The fall of the soap opera genre is making way for the rise of the daytime talk show genre. For a variety of reasons, more than 20 daytime talk shows will premiere this fall season.
With 20 hours of programming, it’s no surprise the genre will hold a topic for nearly every consumer interest. From lifestyle and cooking to health, news and most everything in between — daytime is saturated.
Network Programming Strategy
This has less to do with filling Oprah’s shoes and is more to do with economics. While a daily dramatic show costs about $50 million to produce annually, a talk show can be half that price tag. And in a down economy, the low ratings and repetitive story lines are not resonating with contemporary daytime viewers. With talk shows coming in at a fraction of the cost, even a talk show with low ratings is easier to shoulder financially.
A Wide Field of Competition
But the question has to be asked with this many shows vying for consumer attention: “Are there enough eyeballs to watch 20 shows?” With one of the strongest season openings for talk shows in recent years, the early analysis looks like there is as much demand as supply.
Newcomer Katie Couric had the best debut in 10 years. Steve Harvey is off to a strong start. And the recent addition of former NFL star Michael Strahan has given “Live With Kelly & Michael” its best premiere week in six years. Even a revamped “Anderson Live” debuted to higher ratings than its season one opener. And of course, daytime veteran “Ellen” saw its highest ratings since the 2006 season.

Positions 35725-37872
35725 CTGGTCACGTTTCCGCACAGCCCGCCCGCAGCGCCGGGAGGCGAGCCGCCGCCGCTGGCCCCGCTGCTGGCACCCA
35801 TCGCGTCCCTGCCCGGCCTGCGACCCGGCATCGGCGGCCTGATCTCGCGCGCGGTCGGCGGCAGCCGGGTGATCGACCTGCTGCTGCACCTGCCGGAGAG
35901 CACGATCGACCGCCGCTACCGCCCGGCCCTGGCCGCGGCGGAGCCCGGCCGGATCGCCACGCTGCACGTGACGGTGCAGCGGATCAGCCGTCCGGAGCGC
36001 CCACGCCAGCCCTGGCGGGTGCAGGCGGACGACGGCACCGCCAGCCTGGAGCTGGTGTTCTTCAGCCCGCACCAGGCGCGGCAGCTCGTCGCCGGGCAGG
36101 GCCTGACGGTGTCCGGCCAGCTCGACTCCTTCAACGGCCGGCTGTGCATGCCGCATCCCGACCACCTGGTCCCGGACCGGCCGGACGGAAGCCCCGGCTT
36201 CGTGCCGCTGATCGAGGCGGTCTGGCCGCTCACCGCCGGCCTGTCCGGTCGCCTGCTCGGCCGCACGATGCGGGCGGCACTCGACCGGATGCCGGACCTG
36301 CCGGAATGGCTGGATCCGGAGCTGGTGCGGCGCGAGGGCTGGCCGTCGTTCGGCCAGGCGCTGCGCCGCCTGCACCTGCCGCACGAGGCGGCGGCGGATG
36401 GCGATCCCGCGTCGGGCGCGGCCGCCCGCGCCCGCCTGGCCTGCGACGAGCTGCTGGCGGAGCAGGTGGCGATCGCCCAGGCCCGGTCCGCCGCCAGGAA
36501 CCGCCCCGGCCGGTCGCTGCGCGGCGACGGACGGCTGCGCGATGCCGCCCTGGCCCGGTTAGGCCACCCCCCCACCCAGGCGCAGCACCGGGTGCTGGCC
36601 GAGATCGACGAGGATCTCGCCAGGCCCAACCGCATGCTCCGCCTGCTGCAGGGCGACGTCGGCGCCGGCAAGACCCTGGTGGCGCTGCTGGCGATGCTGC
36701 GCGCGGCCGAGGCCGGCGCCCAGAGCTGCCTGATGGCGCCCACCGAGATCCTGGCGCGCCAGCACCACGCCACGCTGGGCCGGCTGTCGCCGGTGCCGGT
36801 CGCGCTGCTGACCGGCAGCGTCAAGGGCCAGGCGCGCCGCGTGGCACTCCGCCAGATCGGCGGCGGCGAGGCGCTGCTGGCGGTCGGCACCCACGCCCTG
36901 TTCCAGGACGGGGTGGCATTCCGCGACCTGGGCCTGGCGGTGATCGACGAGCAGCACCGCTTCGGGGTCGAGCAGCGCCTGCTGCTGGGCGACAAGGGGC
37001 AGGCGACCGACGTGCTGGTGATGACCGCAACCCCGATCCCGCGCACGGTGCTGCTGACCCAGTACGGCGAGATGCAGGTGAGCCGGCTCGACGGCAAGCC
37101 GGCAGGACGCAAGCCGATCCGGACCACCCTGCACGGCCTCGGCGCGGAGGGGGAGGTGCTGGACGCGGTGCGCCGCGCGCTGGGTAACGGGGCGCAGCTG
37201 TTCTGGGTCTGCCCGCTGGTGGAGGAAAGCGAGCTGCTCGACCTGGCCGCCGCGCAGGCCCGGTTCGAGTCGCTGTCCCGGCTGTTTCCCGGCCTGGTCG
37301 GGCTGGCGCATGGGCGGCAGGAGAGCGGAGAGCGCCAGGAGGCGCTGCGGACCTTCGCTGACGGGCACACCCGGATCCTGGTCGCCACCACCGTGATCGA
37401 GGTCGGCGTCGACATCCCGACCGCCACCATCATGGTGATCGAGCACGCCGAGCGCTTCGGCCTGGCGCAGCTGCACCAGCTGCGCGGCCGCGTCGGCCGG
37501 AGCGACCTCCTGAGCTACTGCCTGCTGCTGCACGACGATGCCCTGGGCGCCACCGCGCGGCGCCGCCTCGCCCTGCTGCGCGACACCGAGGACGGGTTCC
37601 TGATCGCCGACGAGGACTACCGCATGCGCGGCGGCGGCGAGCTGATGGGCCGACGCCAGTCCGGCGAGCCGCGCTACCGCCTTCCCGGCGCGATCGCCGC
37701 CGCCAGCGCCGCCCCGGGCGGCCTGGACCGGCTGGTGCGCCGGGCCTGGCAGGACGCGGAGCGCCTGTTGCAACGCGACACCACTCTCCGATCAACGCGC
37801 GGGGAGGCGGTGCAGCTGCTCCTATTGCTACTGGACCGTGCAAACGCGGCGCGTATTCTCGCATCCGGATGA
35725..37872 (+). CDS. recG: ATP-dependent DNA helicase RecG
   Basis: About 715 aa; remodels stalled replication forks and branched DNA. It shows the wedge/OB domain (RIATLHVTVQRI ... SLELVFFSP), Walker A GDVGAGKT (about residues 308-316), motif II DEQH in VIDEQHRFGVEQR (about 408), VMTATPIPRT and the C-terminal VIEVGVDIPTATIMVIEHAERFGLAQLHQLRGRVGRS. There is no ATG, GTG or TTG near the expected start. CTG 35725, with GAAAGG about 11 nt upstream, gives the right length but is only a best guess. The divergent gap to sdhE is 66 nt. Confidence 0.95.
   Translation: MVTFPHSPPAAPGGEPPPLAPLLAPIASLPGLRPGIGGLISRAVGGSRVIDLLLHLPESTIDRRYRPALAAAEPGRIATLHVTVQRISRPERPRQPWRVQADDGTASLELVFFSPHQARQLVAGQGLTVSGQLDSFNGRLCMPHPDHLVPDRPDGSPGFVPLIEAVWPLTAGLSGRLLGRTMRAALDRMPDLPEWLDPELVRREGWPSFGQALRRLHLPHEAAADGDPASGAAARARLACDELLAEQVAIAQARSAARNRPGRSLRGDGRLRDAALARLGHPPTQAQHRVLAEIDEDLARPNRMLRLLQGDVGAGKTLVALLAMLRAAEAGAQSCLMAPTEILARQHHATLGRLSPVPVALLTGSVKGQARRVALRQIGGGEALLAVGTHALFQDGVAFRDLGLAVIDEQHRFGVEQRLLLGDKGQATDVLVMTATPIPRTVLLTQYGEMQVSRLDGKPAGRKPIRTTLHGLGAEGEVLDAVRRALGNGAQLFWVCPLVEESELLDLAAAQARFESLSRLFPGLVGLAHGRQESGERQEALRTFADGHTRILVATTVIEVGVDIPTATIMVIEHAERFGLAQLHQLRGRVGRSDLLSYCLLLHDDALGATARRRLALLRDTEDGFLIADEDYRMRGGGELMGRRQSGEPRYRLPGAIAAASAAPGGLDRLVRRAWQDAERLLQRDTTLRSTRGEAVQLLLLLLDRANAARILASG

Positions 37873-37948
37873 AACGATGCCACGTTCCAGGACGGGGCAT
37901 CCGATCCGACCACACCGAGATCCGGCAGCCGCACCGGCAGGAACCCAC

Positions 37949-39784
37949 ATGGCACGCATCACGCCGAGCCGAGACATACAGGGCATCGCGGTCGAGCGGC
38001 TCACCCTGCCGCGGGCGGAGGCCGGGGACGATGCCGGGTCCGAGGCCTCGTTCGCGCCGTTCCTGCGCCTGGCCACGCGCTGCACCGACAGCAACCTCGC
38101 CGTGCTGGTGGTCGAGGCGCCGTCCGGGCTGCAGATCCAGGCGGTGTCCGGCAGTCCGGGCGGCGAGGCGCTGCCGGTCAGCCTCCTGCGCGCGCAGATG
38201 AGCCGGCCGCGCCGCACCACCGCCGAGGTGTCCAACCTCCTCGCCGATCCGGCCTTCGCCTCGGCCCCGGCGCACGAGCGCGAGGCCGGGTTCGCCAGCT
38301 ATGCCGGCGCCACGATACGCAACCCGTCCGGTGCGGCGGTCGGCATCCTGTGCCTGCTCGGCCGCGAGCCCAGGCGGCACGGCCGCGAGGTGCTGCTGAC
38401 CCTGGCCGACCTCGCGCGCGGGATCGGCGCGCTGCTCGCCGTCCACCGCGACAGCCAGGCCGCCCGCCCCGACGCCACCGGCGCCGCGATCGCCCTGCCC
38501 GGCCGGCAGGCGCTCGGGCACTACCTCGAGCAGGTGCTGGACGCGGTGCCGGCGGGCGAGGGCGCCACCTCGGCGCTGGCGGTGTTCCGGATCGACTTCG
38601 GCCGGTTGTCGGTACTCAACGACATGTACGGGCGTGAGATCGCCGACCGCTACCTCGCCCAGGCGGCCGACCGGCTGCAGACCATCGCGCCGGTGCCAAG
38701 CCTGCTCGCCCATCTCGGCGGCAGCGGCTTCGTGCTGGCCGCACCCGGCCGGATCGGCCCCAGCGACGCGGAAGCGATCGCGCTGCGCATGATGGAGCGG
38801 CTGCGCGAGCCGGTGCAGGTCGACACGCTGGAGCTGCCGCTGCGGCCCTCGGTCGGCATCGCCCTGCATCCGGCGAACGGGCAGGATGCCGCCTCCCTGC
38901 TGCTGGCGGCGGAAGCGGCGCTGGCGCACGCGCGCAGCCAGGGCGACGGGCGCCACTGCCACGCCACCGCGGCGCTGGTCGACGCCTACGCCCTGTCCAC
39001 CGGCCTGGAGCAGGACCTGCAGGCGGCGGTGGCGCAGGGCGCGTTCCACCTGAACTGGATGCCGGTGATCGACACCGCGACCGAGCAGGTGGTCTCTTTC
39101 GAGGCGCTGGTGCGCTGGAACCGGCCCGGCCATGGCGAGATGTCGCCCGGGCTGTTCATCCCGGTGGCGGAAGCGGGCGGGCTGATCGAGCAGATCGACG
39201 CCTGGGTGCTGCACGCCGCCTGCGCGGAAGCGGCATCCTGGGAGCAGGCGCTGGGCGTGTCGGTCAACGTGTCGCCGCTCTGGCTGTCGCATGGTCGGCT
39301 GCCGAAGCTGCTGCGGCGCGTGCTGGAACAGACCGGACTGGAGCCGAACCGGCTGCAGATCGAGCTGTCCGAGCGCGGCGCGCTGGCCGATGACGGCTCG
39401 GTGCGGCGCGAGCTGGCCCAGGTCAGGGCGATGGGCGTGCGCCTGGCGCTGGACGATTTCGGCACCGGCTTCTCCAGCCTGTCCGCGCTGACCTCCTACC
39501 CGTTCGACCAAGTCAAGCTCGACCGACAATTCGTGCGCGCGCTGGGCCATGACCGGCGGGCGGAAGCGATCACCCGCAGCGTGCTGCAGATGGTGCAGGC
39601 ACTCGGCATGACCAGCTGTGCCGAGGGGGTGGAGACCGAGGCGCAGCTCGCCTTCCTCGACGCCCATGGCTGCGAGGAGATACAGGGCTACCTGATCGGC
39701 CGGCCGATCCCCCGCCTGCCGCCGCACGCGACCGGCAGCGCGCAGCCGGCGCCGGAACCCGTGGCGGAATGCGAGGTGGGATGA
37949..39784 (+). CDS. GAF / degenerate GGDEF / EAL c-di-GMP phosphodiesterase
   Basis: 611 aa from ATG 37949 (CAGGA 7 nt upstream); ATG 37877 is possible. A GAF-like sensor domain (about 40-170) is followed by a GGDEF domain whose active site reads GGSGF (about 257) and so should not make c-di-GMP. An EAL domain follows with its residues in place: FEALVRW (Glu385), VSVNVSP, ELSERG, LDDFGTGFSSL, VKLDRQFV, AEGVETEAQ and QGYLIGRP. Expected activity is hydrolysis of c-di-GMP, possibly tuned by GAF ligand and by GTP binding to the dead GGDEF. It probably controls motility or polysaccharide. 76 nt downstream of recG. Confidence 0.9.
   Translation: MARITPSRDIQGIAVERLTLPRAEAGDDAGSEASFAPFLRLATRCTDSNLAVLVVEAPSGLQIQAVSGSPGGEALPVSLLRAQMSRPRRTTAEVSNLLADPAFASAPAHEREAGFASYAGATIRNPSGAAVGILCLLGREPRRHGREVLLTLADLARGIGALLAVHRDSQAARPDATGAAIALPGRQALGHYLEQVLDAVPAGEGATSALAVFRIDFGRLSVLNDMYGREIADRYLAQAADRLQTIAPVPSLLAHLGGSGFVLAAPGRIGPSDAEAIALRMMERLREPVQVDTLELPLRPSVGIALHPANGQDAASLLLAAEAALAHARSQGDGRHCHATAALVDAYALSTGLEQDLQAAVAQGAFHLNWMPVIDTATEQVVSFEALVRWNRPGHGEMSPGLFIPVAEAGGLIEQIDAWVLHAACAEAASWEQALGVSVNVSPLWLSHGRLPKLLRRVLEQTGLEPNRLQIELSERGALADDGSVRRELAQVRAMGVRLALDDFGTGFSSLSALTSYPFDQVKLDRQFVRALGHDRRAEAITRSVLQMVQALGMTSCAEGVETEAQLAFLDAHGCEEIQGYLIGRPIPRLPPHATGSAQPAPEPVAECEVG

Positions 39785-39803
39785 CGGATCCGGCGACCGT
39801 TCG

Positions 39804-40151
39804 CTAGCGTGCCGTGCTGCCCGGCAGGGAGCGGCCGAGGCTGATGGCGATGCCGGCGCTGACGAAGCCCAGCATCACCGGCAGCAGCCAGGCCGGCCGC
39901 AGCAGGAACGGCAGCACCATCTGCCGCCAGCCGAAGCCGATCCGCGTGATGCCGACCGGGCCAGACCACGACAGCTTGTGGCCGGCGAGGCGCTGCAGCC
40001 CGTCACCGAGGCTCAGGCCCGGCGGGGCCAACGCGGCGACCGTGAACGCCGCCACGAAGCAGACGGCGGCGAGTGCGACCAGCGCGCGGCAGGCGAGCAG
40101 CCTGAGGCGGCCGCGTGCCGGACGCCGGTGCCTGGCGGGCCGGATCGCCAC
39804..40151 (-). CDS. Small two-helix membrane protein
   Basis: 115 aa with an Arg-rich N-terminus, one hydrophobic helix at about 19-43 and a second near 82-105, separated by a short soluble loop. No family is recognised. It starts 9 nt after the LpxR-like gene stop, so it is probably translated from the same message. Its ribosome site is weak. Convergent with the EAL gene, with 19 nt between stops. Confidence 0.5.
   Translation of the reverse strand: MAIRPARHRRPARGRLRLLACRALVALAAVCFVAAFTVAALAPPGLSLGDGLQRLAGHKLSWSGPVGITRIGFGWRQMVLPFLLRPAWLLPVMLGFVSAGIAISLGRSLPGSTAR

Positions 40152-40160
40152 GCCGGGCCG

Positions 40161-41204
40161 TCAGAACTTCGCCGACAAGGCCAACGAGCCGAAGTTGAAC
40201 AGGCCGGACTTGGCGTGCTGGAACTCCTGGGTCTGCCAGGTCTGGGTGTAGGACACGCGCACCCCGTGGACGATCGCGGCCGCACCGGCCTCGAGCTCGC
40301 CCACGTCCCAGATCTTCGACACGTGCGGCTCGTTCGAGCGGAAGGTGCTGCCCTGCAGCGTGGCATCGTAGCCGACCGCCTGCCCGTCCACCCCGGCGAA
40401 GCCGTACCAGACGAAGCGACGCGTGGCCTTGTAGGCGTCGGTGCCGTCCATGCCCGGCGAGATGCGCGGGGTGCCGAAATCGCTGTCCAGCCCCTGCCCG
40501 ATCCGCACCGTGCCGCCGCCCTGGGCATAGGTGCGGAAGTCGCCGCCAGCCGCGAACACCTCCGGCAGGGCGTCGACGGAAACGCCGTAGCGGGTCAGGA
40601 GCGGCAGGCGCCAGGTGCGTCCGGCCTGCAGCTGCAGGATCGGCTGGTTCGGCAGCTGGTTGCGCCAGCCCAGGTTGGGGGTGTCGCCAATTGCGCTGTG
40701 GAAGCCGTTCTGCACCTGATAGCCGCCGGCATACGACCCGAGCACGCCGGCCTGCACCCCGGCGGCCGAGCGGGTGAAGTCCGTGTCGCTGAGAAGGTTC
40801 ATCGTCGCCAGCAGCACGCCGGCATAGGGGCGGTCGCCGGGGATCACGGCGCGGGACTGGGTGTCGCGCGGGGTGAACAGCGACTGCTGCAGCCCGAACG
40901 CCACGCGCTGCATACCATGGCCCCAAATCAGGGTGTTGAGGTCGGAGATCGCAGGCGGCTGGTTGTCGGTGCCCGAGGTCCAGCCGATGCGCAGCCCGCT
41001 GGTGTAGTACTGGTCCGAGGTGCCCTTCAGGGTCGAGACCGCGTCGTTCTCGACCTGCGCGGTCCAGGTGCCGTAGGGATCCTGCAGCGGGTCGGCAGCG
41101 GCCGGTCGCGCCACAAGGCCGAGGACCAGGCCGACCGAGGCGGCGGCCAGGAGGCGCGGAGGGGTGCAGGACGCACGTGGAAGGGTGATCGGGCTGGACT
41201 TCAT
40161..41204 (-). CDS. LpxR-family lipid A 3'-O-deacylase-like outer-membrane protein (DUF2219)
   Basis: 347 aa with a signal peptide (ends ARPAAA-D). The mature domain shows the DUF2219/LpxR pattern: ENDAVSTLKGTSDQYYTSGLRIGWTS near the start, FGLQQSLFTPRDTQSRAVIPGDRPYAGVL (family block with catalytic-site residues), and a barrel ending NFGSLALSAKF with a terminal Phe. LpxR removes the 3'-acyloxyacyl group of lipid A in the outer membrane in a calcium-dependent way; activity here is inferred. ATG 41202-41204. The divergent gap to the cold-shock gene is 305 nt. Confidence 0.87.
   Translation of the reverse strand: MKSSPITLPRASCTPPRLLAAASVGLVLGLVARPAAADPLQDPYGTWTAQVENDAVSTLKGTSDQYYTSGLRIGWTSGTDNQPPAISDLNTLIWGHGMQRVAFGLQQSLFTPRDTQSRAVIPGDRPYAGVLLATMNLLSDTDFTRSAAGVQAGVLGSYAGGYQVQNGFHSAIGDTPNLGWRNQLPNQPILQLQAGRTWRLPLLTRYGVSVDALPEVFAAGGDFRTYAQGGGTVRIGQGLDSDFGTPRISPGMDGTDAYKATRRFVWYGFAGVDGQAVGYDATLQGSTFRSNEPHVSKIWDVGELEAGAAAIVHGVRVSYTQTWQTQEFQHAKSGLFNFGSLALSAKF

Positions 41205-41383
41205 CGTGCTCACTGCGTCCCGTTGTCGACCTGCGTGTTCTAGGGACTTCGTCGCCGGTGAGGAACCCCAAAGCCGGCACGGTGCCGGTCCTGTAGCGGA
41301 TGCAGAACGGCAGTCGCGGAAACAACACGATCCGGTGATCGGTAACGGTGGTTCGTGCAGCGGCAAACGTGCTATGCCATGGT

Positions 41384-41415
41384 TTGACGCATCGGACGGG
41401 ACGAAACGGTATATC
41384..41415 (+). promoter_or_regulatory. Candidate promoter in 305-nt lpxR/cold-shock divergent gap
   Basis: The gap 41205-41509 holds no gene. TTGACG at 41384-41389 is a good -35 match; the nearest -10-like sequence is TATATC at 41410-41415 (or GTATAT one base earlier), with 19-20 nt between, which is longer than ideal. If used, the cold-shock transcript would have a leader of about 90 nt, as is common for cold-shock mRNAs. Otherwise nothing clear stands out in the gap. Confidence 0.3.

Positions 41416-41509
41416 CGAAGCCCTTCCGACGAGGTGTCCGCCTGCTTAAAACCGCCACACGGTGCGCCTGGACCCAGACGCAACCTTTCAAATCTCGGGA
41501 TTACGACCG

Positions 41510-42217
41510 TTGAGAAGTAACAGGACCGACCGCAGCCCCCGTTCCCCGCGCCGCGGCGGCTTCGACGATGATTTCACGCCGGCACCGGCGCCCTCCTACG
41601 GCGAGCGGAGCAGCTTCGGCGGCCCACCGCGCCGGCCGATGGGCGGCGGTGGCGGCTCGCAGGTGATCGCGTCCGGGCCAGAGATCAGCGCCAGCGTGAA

End of One Era, the Beginning of Another
The daytime landscape has changed dramatically over the past 10-15 years. This is the first time since about 1953 that there are only four soap operas on daytime television: “The Young and the Restless,” “The Bold and the Beautiful,” “Days of Our Lives” and “General Hospital.”
Can too much change be a bad thing? Daytime used to consist of about 50 percent soaps, 30 percent game shows and 20 percent talk shows. With just a handful of soaps and game shows remaining, talk-reality shows make up 60 percent of the daypart. As with any new season, some shows will be weeded out. But more talk shows are already in production for 2013, including “The Queen Latifah Show,” “Giada and Bobby” and “Bethenny.”
Media is Power will be monitoring how the shows perform to see if this is just a trend designed to save networks money, or if it’s a longer-term shift to meet changing audience needs. Either way, there will be casualties with this many shows available. Until then, talk shows are the new soap opera.
Image courtesy of Minneapolis Star-Tribune
Written with contributions from members of Empower MediaMarketing’s broadcast media team, including Amanda Birck, Michelle Dietz, Lindy Sieker, Angie Neal, Shannon Constable and Rhonda McLeod. Posted By Kevin Dugan on behalf of this team.